We decided to visit the Auckland Art Gallery and managed to see a retrospective of the paintings of Robert Ellis. Robert Ellis is one of New Zealand’s pre-eminent artists. He has held more than 60 solo exhibitions and innumerable group exhibitions in New Zealand and abroad. Over the past decades Robert Ellis’s paintings have addressed issues of New Zealand identity in which he draws together threads of European and Pacific cultures. These works make observations about the two cultural threads from a personal as well as social perspective. They combine European and Pacific images. Those deriving from the West include the horse, chair and chalice and medieval geometric designs. The Pacific imagery features the Ratana symbol and the koru while there are a number of others that cross boundaries such as the hand, the fish and the stars.” Because of his long career, we can identify three periods of his work, beginning with roads as boundaries, progressing to a deep awareness of the Māori culture and finally to a fusion of European and Polynesian symbols as seen in the work above.
When we visited Te Puia, we had a chance to visit the schools of Carving and Weaving. As the Māori did not have a written language until the 19th century, carvings were used to record and preserve the history and culture of their people. Ornate Māori carvings can be found on meeting houses, canoes, weapons and jewelry, with superior carvings seen as a sign of prestige. Māori carvings are a record of tribal affairs and pay deep respect to ancestors, history and the people for whom they are prepared – although they cannot be read or interpreted in a Western sense. The isolation from the rest of Polynesia means Māori wood carving differs significantly from other Pacific styles, although the basic patterns are believed to originate from their ancestral homeland of Hawaiki (Hawaii). The name ‘Te Rito’ is based on the baby shoot at the heart of the flax. Students are taught never to disturb the inner shoots when cutting flax as the baby along with its mother and father on each side is a family unit that should not be broken. Like the Carving School, Te Rito has been involved in a range of projects to develop cultural heritage assets for Māori.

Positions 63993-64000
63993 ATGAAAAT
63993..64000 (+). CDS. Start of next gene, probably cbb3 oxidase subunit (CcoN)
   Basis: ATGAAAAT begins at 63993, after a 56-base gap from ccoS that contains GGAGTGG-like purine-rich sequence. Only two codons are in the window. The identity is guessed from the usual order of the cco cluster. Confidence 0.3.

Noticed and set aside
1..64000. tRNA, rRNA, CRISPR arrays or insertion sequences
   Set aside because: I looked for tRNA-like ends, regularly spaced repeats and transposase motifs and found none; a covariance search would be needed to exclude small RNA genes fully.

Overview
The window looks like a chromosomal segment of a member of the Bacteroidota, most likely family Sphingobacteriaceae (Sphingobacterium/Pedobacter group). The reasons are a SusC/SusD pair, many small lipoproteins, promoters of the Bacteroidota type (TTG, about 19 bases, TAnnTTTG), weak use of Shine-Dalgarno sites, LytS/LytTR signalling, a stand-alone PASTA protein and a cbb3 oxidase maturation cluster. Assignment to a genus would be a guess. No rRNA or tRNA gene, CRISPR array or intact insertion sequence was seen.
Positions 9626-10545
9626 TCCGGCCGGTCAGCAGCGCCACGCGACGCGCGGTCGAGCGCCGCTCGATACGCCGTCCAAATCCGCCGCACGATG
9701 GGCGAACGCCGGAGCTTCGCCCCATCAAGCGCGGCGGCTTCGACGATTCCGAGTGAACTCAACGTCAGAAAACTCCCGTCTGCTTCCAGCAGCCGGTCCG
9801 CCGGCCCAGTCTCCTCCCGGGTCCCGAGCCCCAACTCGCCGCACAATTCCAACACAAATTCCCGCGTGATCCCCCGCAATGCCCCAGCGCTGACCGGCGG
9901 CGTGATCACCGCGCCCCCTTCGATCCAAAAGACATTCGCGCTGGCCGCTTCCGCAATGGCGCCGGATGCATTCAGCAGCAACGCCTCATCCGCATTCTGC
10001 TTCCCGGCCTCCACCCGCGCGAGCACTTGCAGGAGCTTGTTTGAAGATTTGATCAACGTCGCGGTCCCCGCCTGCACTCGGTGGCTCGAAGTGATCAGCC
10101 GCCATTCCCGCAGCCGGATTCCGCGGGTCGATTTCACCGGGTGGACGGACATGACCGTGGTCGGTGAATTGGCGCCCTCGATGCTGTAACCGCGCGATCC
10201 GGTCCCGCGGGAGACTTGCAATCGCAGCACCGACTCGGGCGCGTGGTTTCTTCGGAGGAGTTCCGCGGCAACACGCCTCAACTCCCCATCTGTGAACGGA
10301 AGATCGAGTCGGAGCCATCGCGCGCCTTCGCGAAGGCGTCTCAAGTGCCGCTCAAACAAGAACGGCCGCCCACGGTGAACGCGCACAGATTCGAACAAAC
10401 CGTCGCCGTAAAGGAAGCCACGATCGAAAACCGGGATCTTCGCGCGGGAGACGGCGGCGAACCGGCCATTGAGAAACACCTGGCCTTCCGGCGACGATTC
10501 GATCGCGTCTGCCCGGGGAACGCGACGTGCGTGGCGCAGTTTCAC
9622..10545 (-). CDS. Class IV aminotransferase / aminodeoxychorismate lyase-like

The New Zealand Māori Arts and Crafts Institute (NZMACI) opened in 1967 in Rotorua, New Zealand due to the impending threat of the loss of traditional Māori arts. In 1926 a Māori Arts and Crafts school had been established in Rotorua by Sir Apirana Ngata, and the new school continued the tradition in a location well-established for traditional Māori arts and crafts. The location of school at Whakarewarewa enabled easy access to the tourist market, which supports the various schools. Whakarewarewa (reduced version of Te Whakarewarewatanga O Te Ope Taua A Wahiao, meaning “The gathering place for the war parties of Wahiao”, often abbreviated to Whaka by locals) is a geothermal area within Rotorua city in the Taupo Volcanic Zone of New Zealand. This was the site of the Māori fortress of Te Puia, first occupied around 1325, and known as an impenetrable stronghold never taken in battle. Māori have lived here ever since, taking full advantage of the geothermal activity in the valley for heating and cooking. Wahiao was a great ancestor to the people of this valley and the chief of Ngati Wahiao, a subtribe of Te Arawa.